Cooperatives and associativity are vital to strengthen the contributions of family agriculture to the supply of food and sustainable feeding systems in the Americas
Promoting cooperativism and associativity will be fundamental aspects in the post-covid-19 scenario to enhance the role of family agriculture as a food supplier in the Americas.
These elements, accompanied by differentiated public policies, digitization and connectivity for training, technical assistance and access to health information, will strengthen the short circuits in which family agriculture is key to food supply, according to the president of Cooperatives of the Americas, Graciela Fernández, and the former Minister of Agriculture and Foreign Affairs of Uruguay, Álvaro Ramos.
The specialists participated in a webinar organized by the Inter-American Institute for Cooperation on Agriculture (IICA), part of a cycle in which this agency specializing in hemispheric agriculture and rurality analyzes post-pandemic scenarios.
“The great challenges to come will be differentiated public policies, because the needs are different according to the regions and the countries, as well as technical assistance, rural extension, financing and access of the producer to sanitary and phytosanitary information, in addition to protocols and supplies to guarantee safety. from food to the consumer, ”Ramos said.
They will be key, added the former minister, connectivity and digitization; also innovate in technologies and communication platforms for family farming and use cooperatives for their effectiveness to apply public policy instruments.
In turn, Graciela Fernández explained that cooperativism has useful instruments for development and the leading role that family farming has in the region and in marketing schemes.
“The inter-cooperation between savings and credit cooperatives that provide financing to their similar agrarian companies, as well as to small farmers to advance and maintain themselves in this complex situation, and those of consumption that support agrarian companies so that they can place their product, are part of the many contributions that this sector can provide, ”said the president of Cooperatives of the Americas.
Challenges and contribution of family farming
Fernández and Ramos explained that, during the pandemic, at the agri-food level the crisis was caused more by demand for products than by supply, due to changes in consumer habits. These may be caused by lack or decrease of income and by social isolation, which modified the forms of supply.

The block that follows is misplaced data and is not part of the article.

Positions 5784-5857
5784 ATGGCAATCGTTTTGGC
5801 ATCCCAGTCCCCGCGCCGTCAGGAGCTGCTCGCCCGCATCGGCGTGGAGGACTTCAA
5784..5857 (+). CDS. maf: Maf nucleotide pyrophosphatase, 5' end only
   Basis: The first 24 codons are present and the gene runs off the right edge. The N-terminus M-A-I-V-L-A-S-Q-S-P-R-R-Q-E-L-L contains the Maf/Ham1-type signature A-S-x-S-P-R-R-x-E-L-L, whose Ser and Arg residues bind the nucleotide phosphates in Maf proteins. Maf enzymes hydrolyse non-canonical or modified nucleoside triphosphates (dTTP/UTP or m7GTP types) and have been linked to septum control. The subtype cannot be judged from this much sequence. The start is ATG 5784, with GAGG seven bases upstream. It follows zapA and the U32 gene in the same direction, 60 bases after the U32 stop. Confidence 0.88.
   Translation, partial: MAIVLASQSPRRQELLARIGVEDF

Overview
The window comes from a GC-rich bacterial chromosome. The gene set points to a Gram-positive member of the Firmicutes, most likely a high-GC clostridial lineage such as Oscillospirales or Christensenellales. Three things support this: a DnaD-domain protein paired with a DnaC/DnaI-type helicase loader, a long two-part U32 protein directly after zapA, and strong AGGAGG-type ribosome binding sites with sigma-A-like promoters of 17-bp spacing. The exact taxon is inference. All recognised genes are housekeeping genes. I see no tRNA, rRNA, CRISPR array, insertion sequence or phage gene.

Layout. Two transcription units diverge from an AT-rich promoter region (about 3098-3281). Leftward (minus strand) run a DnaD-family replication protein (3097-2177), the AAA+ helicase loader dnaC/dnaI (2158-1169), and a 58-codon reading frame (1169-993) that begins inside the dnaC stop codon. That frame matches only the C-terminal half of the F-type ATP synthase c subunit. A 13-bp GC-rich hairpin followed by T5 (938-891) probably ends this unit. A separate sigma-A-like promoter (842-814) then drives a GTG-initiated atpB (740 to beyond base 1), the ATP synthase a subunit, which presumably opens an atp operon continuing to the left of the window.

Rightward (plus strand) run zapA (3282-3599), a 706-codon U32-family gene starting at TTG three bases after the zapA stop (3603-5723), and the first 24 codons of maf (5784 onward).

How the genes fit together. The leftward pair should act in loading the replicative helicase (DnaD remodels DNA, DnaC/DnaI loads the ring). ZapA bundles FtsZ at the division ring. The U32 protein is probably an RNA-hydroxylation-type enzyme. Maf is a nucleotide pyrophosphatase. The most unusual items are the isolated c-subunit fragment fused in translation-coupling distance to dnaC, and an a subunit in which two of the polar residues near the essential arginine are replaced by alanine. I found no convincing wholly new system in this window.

"Family farming in the region is affected because the supply chain is interrupted, because the companies that process, condition and transport the products have difficulties, payments are cut, there are no credits or they are substantially reduced and begin to have difficulties to develop their production process, "said Ramos.
According to Fernández, in Latin America and the Caribbean almost 15% of exports of agri-food products to the world are in the hands of family farming, and this is the destination of 6% of imports. "With the pandemic, there are obviously serious damages," he explained.
He added that, regarding export restrictions, in certain areas they have reached close to 5% due to social isolation measures and the impact on the transport of supplies due to the closure of borders in the region. This translates into direct effects on short chains and perishables, and impacts family farmers and consumers.
Fernández and Ramos stressed that, despite the current difficulties, family farming continues to produce food and, depending on the country, its contribution ranges from 60% to 70% of the products in the basic food baskets.
They warned that world trade emerging from the health crisis will be more protectionist and the trend will be to apply more rigorously sanitary standards, which will force family producers and exporting countries to apply higher safety and quality standards to maintain access. to the markets.
The last seminar of this cycle organized by IICA will be next Thursday at 4 p.m. m. (Costa Rica time), with the focus on post covid-19 from the perspective of the Caribbean countries.
It will be broadcast from the Institute’s Virtual Conference Room and its official accounts on Facebook, YouTube and Instagram.
The presentations of the seminars already held are available for comments and discussion on the IICA blog "Sowing the agriculture of the future today"
The post Covid-19 from the perspective of the Caribbean countries | Thursday, May 28